Assessing Deadline Drama and the Washington Capitals

cupajoe.jpegHistorically, how important has the NHL’s March (now late February) trade deadline been to the Washington Capitals? What is the general nature of the typical deal made by the Caps then — major, middling, or minor? Curious to assess the Caps’ approach to the deadline through the years, I scrolled through the team’s media guide transactions pages. I wanted to know how formative March moves had been to the club in the organization’s history. What I found was striking: really the Caps have made what I think can be classified as only one genuinely blockbuster deal at deadline time. Their other big personnel moves with other clubs have occurred most often at other points in the calendar — especially the offseason.
I restricted my survey to the past 25 years — the Poile and McPhee reigns. David Poile’s first significant transaction for the team, the September 1982 hoodwinking of the Habs, is widely regarded as an organization saver and the milestone that transitioned the club from laughingstock to established outfit.
And it just neatly happened to have transpired 25 years ago.
But first I needed a classification system to categorize individual trades. I settled on three classes of deals; they were conceived with the March deadline in mind but applied to the whole of the calendar year as well. Significant trades involved at least one name/impact player and or at least a first round pick being moved. Major trades had multiple name/impact players and or high draft picks moving in both directions. And Blockbusters were, well, easy to identify. The Caps haven’t been involved in too many of those. They are landscape-altering enough so as to occasion above-the-fold, sports page 1 placement by The Washington Post. Even if the Redskins are holding offseason mini-camp at the time.
So for instance, Brendan Witt’s being moved to Nashville at the eleventh hour last March for a first round pick (and Kris Beech) was a significant trade but not a major one. (It seems more significant now that that pick delivered Simeon Varlamov.) Anyway, to no one’s surprise, the vast majority of deals made in the NHL are of the sub-significant variety, and this holds true of course with the Caps.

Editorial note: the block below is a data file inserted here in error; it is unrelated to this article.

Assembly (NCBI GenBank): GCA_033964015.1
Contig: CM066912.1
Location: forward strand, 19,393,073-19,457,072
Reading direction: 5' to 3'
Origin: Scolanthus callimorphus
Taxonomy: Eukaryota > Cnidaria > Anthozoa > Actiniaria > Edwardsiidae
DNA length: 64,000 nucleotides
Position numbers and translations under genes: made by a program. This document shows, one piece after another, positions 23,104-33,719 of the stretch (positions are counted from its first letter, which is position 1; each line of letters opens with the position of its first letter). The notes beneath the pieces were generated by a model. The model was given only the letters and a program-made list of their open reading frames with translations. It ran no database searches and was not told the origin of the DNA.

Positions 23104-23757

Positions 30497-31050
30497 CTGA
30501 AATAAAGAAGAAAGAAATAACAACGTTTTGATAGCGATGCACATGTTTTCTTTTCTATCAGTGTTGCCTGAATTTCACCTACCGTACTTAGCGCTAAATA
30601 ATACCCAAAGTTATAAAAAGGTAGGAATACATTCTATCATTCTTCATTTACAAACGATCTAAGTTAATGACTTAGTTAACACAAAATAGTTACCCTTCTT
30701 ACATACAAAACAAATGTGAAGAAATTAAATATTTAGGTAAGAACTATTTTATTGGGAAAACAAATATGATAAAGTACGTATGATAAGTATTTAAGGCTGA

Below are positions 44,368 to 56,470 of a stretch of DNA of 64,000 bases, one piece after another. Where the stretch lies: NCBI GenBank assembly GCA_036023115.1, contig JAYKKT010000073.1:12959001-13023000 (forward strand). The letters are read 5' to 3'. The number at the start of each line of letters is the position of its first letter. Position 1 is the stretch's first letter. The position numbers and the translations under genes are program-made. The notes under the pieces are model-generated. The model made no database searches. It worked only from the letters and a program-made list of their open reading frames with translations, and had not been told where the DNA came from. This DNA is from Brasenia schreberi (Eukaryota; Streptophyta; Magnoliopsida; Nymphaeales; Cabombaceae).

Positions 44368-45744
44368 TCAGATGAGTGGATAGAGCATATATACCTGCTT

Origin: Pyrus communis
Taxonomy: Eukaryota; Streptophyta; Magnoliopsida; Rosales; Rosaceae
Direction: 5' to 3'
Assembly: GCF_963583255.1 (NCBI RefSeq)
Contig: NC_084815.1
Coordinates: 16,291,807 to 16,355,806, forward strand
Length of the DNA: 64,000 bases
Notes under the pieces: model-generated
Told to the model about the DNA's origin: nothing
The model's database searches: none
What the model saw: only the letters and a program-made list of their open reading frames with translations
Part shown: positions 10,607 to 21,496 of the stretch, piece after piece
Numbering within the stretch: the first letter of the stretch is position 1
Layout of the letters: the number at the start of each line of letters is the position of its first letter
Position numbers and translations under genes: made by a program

My next finding in my survey was that the three most significant trades/transactions in Caps’ history, in my humble opinion, had no relationship with the March trade deadline whatsoever. And Poile’s September 1982 magic topped my list. Without it, it’s highly doubtful there is a Capitals team in D.C. today. To refresh, Poile shipped Ryan Walter and Rick Green to Montreal for Rod Langway, Craig Laughlin, Brian Engblom, and Doug Jarvis. There was so much talent brought in with that deal that half of it retired to notable hockey broadcasting careers as well. It’s a wonder any Montreal telephone operator has put through any call from Poile to the Habs’ offices since. If we still had telephone operators.
The second most significant transaction played a foundational role in my growing to hate Washington summers. On July 16, 1990, the Caps lost Scott Stevens to a restricted free agent signing sheet from St. Louis. The Caps were awarded five first round picks as compensation, among them Jason Allison and Sergei Gonchar. Still, there’s no compensating for the loss of one of the five greatest blueliners in NHL history. The Stevens’ departure almost certainly remains the greatest “What if?” lament among the Caps’ fanbase.
And my third most significant trade/transaction in club history — however fruitless its harvest proved — was the July 11, 2001, deal with Craig Patrick and the Pens that landed Jaromir Jagr and Frantisek Kucera for a bag of prospect pucks. It made the cover of The Hockey News the following week, Jagr was widely identified as the greatest player in the game at the time, and in his prime, and the deal bred no small number of Stanley Cup forecasts for the Caps the falling fall.
April was the cruelest month for T.S. Elliot; July is for Caps’ fans.
Soon into my survey I encountered a murky tension with my classification system, namely, the effect that time always has on assessing a trade’s significance. To wit, in March 1989 the Caps acquired Calle Johansson and a second round pick (which turned out to be Byron Dafoe) for Clint Malarchuk, Grant Ledyard, and a sixth rounder. The hockey world didn’t gasp that March. Nor did much of D.C. And yet, 10 years later, what seemed only a moderately significant deal at the time certainly proved to be a major one in the history of the Caps’ blueline. So how do I classify it?